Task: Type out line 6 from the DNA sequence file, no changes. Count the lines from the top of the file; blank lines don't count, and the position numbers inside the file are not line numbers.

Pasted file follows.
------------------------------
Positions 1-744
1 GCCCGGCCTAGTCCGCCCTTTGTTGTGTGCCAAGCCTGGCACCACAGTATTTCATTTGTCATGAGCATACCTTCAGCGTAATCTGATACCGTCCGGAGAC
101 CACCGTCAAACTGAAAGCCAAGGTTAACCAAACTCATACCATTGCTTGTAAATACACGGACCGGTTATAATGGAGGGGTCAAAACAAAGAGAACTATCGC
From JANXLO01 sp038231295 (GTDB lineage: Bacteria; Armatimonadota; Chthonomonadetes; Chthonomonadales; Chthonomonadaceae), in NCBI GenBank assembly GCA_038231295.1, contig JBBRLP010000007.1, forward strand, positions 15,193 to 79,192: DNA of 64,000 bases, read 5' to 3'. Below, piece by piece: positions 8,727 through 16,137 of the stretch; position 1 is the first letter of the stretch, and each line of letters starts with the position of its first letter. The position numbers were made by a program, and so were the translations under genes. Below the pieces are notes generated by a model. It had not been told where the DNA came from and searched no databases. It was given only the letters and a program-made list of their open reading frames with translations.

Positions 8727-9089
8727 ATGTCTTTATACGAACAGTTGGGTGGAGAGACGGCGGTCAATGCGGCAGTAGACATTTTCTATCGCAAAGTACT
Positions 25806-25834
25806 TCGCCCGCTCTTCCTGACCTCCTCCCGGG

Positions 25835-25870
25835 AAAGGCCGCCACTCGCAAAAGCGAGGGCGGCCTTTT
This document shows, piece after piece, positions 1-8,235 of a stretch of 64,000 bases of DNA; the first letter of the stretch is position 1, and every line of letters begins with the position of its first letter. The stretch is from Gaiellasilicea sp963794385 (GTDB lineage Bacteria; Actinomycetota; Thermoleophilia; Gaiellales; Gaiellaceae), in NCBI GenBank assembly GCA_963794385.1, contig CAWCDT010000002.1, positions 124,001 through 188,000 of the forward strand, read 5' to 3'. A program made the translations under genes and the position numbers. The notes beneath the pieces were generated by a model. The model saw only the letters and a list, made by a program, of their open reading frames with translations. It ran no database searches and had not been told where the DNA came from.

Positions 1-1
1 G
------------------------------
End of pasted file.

8727 ATGTCTTTATACGAACAGTTGGGTGGAGAGACGGCGGTCAATGCGGCAGTAGACATTTTCTATCGCAAAGTACT